FDA held an open meeting in May to discuss REMS strategies for opioids. More than 70 speakers presented opinions to a panel headed by Douglas Throckmorton, deputy director for the Center for Drug Evaluation and Research (CDER), and John Jenkins, director of CDER's Office of New Drugs. Parents of teens who died from OxyContin overdoses demanded that FDA remove such dangerous drugs from the market, while representatives of the pain community stressed the need for full access to these medicines, and warned that restricted distribution systems and complex oversight programs could be harmful to patients and costly to the healthcare system.
The opioid class REMS is unique in that it requires brand and generics manufacturers to jointly devise a single, shared system to monitor the safety and risks of dozens of products—a tricky task for fierce competitors. Pharmacists and providers want uniform education and certification programs that fit current work flows and the existing DEA (Drug Enforcement Agency) registration system. Manufacturers don't want to run the whole program, and are seeking strong participation by prescribers and dispensers, as well as the DEA, state licensing boards, and other parties. But FDA can only regulate pharma companies, not physicians.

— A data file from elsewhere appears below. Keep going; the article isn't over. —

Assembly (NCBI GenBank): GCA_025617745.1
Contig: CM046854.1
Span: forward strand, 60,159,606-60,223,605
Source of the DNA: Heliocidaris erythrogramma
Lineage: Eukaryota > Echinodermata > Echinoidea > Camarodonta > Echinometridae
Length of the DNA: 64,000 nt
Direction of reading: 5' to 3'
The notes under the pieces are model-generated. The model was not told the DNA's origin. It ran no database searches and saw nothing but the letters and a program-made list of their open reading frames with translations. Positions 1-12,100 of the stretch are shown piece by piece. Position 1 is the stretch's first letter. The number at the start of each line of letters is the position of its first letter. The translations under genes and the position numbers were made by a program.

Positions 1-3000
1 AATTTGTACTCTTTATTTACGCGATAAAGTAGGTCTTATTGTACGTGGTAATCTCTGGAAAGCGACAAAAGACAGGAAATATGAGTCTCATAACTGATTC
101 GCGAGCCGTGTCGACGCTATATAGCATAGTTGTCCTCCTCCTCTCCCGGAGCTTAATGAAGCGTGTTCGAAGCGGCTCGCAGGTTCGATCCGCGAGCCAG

While FDA digests these proposals and develops an REMS proposal for advisory committee consideration later this year, agency officials say they won't hold up the review and approval of new opioid products in the pipeline. Purdue Pharma is seeking FDA approval of a new oxycodone product, but has run into trouble documenting whether the drug really will deter abuse. King Pharmaceuticals has filed applications for two new formulations with anti-abuse claims.
Establishing a final REMS plan could take more than a year, and FDA may propose some interim industry actions during this process, such as added label warnings. Once FDA issues a REMS proposal for these drugs, it will be up to each manufacturer to file an implementation plan and carry it out, or face new penalties in the regulator's compliance toolbox.
Jill Wechsler is Pharmaceutical Executive's Washington correspondent. She can be reached at email@example.com